Monday 11 December 2017

Man charged with breaking into woman's hotel room and sexually assaulting her fails to stop trial

Stock photo
Stock photo

Tim Healy

A MAN charged with breaking into a woman's hotel bedroom and sexually assaulting her has failed to stop his trial.

The incident occurred in October 2008 when he allegedly twice entered her room uninvited.  He admitted he was in the room twice and came into physical contact while trying to rouse her from sleep but denied committing any sex assault.

Gardai were called and he was arrested while the woman was brought to the sexual assault unit of a nearby hospital  where various tests were done and samples taken. 

A doctor found no conclusive evidence of sexual assault but concluded internal bleeding was "consistent with trauma" in the area of the alleged assault.

He was charged with burglary and sexual assault.

When a book of evidence was served on him, the DPP told his lawyers there had been no forensic examination of samples taken from the woman, or from the accused himself. 

He then asked the High Court to stop the trial.

Among his arguments were the forensic evidence would have shown the woman had consumed a considerable quantity of alcohol that night. This would be relevant to her level of consciousness at the time and a "dream theory" the defence might seek to advance at trial, it was claimed.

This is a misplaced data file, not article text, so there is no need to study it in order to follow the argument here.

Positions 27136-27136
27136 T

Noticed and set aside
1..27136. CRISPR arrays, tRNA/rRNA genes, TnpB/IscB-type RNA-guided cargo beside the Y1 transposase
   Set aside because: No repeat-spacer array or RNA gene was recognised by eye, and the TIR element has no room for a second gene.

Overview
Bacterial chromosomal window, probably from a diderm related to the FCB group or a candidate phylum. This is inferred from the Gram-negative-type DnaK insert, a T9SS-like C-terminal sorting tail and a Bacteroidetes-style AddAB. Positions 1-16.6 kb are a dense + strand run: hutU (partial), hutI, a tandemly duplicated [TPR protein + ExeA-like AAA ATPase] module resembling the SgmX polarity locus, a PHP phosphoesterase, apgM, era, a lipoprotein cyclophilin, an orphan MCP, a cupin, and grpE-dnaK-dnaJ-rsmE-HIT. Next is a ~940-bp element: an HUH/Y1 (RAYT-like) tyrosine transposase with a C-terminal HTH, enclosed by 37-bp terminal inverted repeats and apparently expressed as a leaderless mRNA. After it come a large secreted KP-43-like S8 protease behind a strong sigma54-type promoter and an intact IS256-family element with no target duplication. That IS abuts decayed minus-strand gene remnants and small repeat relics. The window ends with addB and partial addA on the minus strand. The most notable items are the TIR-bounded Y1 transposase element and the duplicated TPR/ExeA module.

Dismissing his action, Mr Justice Max Barrett said it was argued by the man that, in the absence of the forensic evidence, his trial would descend into nothing more than one person's word against another.

The judge did not accept this because there was not only her testimony but that of her sister, who was staying at the same hotel and was with her in the immediate aftermath.  

There was also evidence of the hotel manager and the gardai as well as a doctor's evidence of the internal bleeding being consistent with trauma.

There was no evidence supporting his claim the forensic evidence would have been probative. 

The State Forensic Laboratory, an independent body, had received the samples but concluded "a scientific examination will not further the investigation in any direction", the judge said.

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